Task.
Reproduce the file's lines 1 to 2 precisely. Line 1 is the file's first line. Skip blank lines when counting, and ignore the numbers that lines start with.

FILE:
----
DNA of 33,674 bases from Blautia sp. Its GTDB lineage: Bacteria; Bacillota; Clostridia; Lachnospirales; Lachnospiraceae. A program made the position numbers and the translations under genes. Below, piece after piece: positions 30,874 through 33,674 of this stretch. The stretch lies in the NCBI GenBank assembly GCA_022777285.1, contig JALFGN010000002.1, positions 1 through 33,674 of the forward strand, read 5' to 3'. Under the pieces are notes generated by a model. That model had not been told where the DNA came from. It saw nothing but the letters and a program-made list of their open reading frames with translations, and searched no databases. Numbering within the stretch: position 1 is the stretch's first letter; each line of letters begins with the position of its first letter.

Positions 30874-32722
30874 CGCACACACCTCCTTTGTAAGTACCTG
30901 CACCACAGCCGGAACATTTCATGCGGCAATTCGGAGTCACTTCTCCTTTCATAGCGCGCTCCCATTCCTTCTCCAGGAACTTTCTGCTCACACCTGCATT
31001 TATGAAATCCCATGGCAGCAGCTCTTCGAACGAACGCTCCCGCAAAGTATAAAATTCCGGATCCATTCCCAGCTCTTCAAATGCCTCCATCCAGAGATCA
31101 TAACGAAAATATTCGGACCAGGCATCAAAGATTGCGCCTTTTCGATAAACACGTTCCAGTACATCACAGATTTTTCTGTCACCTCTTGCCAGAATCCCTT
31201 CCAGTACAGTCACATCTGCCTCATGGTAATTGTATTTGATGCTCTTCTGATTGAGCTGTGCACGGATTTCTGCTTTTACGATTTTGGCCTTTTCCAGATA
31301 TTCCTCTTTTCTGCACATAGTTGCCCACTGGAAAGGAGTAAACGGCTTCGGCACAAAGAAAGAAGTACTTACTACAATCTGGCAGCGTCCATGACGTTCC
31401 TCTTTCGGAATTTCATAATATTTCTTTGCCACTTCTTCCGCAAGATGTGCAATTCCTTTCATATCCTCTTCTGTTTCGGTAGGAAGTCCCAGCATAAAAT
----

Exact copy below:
DNA of 33,674 bases from Blautia sp. Its GTDB lineage: Bacteria; Bacillota; Clostridia; Lachnospirales; Lachnospiraceae. A program made the position numbers and the translations under genes. Below, piece after piece: positions 30,874 through 33,674 of this stretch. The stretch lies in the NCBI GenBank assembly GCA_022777285.1, contig JALFGN010000002.1, positions 1 through 33,674 of the forward strand, read 5' to 3'. Under the pieces are notes generated by a model. That model had not been told where the DNA came from. It saw nothing but the letters and a program-made list of their open reading frames with translations, and searched no databases. Numbering within the stretch: position 1 is the stretch's first letter; each line of letters begins with the position of its first letter.

Positions 30874-32722